The leaders I interviewed linked teamwork to a variety of benefits, including greater innovation, employee autonomy, and business growth. They also reported that their improved ability to develop effective teams resulted in stronger relationships between teammates, and greater loyalty to the organization. Finally, participants credited mindfulness with helping them understand their own role in being a good team member in the context of relationships with subordinates, peers and superiors. Leaders tied these improvements to their effectiveness, directly attributing career success to the combination of greater team capabilities, and the willingness of others to help them.

How Leaders Create Cultures Conducive to Teamwork

Study participants demonstrated a working understanding of multiple leadership theories, such as Situational, Transactional, and Transformational. Their leadership behaviors, however, tended to be more reflective of the relational leadership theory and dispersed leadership approaches. Specifically, they understood the importance of being able to meet the needs of the people and groups they worked with, and realized that the definition of a good teammate may not be the same for everyone. They also knew that they, and members of their teams, may need to adapt
their behaviors in order to successfully align with the frequently changing goals of the organization.

Participants reported that investing in attentiveness to others had a powerful impact on the strength of their relationships. The HR head for a leading global manufacturing firm summarized this as “…the deepness of listening and relating to a person and helping them connect on an individual level so they feel valued and connected to you as a leader,” which he directly attributed to improved team performance. A leader with a Fortune 10 Firm also touched on the importance of being open to receiving feedback from his direct reports: “I asked for feedback and insights from the people that I work with, and therefore they felt comfortable giving it to me.”

The importance of following through on commitments to coworkers was also stressed by participants. For example, the senior legal counsel for a leading healthcare product manufacturer shared the positive impact that her previous managers’ interest in her work life balance had on their relationship. As a result, she made sure to care for her direct reports in the same way, and take on additional personal workload if necessary: “…I want to make sure that people when they’re o?, they’re truly o?…certainly something can wait or we’ll try to get something else done.”

Making certain to not be perceived by others as paying lip service to concepts such as participation, respect, and fairness was highlighted by participants. A Department Head for a major US Hospital Network illustrated this point when describing the way he interacted with a newly promoted manager on his team: “I’ve decided to allow space for her and her team to design the new model, and giving everyone space to have their own thoughts and ideas.” His comments echoed what other leaders had to say about the relationship between team performance and the leader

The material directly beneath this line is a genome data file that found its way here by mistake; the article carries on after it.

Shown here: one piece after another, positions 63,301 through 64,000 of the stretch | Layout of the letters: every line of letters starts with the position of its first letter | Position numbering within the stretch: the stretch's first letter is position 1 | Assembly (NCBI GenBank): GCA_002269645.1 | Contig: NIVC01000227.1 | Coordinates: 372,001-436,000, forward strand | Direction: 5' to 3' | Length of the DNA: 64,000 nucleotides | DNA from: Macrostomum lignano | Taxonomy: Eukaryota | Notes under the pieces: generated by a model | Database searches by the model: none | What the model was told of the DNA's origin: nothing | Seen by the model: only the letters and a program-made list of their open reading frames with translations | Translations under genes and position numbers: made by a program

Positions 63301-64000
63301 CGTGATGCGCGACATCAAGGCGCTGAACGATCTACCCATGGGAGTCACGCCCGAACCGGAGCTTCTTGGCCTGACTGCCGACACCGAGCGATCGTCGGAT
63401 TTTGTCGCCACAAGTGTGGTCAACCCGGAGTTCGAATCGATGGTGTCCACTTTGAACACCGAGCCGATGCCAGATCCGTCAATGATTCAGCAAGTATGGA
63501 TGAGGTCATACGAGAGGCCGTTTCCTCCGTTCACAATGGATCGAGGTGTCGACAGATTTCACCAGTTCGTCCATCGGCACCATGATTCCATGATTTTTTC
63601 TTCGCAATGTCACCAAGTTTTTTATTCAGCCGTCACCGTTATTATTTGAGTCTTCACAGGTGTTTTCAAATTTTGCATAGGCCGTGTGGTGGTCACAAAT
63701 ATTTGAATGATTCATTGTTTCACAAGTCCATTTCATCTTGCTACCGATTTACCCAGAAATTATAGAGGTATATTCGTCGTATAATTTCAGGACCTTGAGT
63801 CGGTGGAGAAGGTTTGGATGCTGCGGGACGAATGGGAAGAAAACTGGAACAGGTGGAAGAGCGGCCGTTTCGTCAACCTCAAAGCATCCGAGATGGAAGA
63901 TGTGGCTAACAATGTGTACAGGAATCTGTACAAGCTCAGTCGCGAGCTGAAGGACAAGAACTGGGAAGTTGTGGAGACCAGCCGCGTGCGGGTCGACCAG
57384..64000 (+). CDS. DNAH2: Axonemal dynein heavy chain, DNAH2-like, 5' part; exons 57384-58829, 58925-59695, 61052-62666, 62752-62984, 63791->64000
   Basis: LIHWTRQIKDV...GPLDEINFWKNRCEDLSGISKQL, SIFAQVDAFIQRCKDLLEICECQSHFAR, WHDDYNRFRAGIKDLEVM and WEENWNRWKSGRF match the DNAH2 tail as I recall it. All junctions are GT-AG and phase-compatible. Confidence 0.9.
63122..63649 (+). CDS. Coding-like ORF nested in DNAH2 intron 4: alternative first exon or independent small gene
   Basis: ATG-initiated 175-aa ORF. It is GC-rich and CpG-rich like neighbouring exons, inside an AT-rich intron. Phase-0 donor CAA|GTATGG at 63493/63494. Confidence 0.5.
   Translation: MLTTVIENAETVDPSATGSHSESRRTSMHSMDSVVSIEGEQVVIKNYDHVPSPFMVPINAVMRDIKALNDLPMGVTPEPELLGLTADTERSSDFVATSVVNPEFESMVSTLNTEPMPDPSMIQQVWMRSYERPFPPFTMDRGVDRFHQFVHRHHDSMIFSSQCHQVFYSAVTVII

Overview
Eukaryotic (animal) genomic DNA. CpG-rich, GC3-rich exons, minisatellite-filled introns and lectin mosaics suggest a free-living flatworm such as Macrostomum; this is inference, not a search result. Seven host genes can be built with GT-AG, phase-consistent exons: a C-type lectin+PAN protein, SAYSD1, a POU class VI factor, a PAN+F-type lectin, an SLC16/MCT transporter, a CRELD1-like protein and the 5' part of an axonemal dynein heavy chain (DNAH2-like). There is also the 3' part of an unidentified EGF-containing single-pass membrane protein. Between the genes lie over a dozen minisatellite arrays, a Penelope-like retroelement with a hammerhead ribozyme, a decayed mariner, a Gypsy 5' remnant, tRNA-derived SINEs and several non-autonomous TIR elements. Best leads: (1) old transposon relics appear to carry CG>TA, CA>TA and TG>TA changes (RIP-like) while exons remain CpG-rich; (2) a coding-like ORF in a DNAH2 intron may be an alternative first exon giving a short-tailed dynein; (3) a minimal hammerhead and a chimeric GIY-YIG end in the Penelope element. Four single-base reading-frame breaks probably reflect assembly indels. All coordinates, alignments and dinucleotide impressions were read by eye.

ensuring that each member feels valued and motivated to make continued contributions.

How to Create a Stronger Team

Leaders were consistent in expressing their belief that you need to pay careful attention to being a good teammate if you want to be a member and/or leader of a high performing team.
This includes study and refinement of team development activities, and active observation of whether or not your interactions with others make them willing to support you as a teammate. These aspects of cultivating teamwork were summarized by a participant who has held Controller and CFO roles for three leading corporations: “I’m being respectful and…really listening, really understanding where they’re coming from… and then reflecting.”

Some steps you can take to promote teamwork that were described by participants include:

  • Work with your team to agree on a formal description of a good teammate
  • Jointly design a plan to help each member become a good teammate
  • Create and maintain open feedback channels
  • Focus on a culture of improvement, aimed at learning from mistakes

It is also important to keep in mind that building trust with your teammates requires authentic and compassionate behavior on your part. This means
being available to openly discuss their fears and concerns, and working with them to find ways to manage these issues. Making a sincere e?ort to
help teammates manage stressful situations more e?ectively will also contribute to greater engagement, as will modelling the behaviors you expect
of others in the workplace.

Original Article by Matthew Lippincott (here)

2019-04-10T09:21:20+00:00February 15th, 2018|Discussion, Emotional Intelligence, Leadership, Team Performance|